Sunday, July 27, 2008

Bruce Lunsford's Energy Plan: Strip-Mine the Bluegrass

I'll give Bruce Lunsford this much: he's not so much of an energy panderer that he promotes the myth of "clean coal" or the catastrophe of mountain-top-removal the way Steve Beshear does.

No, Bruce Lunsford is a visionary; he wants to strip-mine the horse farms and rolling hills of Central Kentucky's Bluegrass Region.

To lure voters weary of high gas prices, Democratic U.S. Senate candidate Bruce Lunsford is embracing a GOP-led push for oil shale drilling, one policy goal Congress already achieved and one proposal that received mixed reviews from both parties.

Lunsford, who is challenging Senate Republican Leader Mitch McConnell in the November election, unveiled an eight-point strategy to reduce prices at the pumps in the short and long terms.

”I want action. The public wants action,“ he said at the United Auto Workers local union 862."

Lunsford neglects, however, to mention where one might find oil shale. It's not just out west in desert that not many Kentucky voters care about. It's right here in the Bluegrass.

(More after the jump.)

The Knobs, the semi-circle of low hills that curve around the east, south and west sides of Lexington are chock-full of oily shale.

Lunsford knows this because he was an aide to Kentucky Governor John Y. Brown in the early 1980s, when high gas prices sent the state scrambling for possible alternatives. Brown's Energy and National Resources Cabinets both investigated oil shale mining and produced reports on its viability in Kentucky.

Short version of the results: Gas prices were almost high enough to make oil shale economically competetive.

But only if you didn't count the astronomical cost of filling the Bluegrass region inside the Knobs with mountains of post-extraction waste rock - waste 10 times the volume of the mined shale.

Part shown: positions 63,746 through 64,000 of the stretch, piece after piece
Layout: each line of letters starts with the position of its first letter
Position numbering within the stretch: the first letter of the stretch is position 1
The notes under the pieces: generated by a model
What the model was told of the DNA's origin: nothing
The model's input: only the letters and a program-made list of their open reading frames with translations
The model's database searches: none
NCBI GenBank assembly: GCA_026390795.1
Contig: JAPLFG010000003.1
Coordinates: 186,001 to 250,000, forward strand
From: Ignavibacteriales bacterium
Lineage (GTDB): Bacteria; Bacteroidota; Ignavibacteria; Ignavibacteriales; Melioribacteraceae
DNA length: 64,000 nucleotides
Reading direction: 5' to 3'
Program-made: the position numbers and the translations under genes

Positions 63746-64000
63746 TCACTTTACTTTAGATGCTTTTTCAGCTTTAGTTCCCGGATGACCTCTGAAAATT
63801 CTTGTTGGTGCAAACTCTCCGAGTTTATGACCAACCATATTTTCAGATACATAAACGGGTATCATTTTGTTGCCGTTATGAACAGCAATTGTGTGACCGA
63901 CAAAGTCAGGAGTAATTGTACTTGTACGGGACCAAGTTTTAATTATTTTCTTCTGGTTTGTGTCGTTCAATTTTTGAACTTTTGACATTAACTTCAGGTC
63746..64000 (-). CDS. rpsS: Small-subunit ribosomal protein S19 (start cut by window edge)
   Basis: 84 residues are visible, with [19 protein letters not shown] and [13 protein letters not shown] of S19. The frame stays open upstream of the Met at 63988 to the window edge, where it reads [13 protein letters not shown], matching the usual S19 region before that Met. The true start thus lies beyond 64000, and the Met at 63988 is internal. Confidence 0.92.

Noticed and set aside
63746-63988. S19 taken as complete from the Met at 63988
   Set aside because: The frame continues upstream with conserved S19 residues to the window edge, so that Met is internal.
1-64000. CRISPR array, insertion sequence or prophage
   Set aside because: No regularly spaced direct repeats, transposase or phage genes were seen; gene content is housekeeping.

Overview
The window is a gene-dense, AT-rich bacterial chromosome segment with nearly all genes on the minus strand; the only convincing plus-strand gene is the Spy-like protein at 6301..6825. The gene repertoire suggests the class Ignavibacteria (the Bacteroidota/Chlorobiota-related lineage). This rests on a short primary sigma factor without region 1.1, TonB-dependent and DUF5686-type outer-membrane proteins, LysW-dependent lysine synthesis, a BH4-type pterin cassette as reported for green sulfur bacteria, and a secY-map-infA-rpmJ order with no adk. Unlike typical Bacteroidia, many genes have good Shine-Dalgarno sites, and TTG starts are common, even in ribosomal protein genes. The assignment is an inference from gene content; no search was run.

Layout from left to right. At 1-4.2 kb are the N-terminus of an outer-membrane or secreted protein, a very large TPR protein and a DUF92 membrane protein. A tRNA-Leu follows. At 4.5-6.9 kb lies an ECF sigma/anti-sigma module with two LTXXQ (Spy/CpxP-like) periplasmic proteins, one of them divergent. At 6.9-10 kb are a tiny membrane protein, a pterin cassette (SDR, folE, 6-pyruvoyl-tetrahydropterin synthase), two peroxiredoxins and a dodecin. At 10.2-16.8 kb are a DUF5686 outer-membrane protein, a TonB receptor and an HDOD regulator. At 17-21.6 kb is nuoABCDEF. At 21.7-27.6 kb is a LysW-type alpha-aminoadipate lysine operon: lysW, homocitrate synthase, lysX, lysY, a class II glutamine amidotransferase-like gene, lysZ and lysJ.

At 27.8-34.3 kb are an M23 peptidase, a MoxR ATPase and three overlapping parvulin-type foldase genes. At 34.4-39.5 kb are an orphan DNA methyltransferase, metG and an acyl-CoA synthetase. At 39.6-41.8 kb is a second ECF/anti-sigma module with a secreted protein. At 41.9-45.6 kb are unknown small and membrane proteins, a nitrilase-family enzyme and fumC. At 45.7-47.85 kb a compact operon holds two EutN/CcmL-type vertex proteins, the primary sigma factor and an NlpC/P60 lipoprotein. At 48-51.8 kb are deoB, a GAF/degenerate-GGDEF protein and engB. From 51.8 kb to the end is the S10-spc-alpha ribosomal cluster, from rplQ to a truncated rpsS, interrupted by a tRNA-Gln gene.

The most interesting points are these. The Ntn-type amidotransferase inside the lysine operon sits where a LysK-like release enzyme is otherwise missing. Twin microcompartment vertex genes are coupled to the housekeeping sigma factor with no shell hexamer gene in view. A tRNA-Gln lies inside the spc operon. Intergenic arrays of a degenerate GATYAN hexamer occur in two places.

Yes, Lunsford is discussing oil shale "drilling," which is theoretically less destructive than strip mining. But in Kentucky we're still blowing the tops off mountains to get to coal. When it comes to fossil fuels, we don't do "safe" or "clean." Environmentally sound is for wimps.

One of the prettier highway drives in Central Kentucky is the Bluegrass Parkway between Lexington and Elizabethtown. As you drive west from Lexington, you'll see a line of low hills rise up in front of you. Those are the Knobs. The oil-filled shale Knobs.

Now imagine the view of the oaks, hickories, maples, dogwoods and redbuds covering those hillsides replaced by mountains of gray, dead, sterile waste rock sucked dry of its oil.

At that very point on the parkway is a sign that reads: "Welcome to Hardin County. A Clean County."

Not for long, if Bruce Lunsford has his way. Not for long.

Taylor Shelton of Green KY nails Lunsford on the self-destructiveness of his "let's use more fossil fuels!" energy plan, but then gives him absolution:

I would personally like to see a little more leadership from Lunsford here, as this is where I think he really shows himself to lack the progressive credentials that alot of Kentuckians and alot of Democrats are looking for these days. While I don’t agree with Lunsford’s new energy plan, make no mistake that voting for Mitch McConnell in November is a vote against the environment, a sound energy policy, a healthy, green economy and thriving communities in Kentucky.

And when the new Senator Lunsford from Kentucky persuades his "Democratic" colleagues that strip-mining the Bluegrass is the solution to our energy problems, Taylor, will you still think he's an improvement over McConnell?

Shelton does a great job at Green KY of keeping Kentucky's many and serious environmental issues near the top of the blogosphere agenda, and I'm grateful for and appreciative of his work.

But at some point, we have to stop pretending that Bruce Lunsford is really a progressive Democrat in his heart.

All evidence to the contrary.

Cross-posted at Blue in the Bluegrass.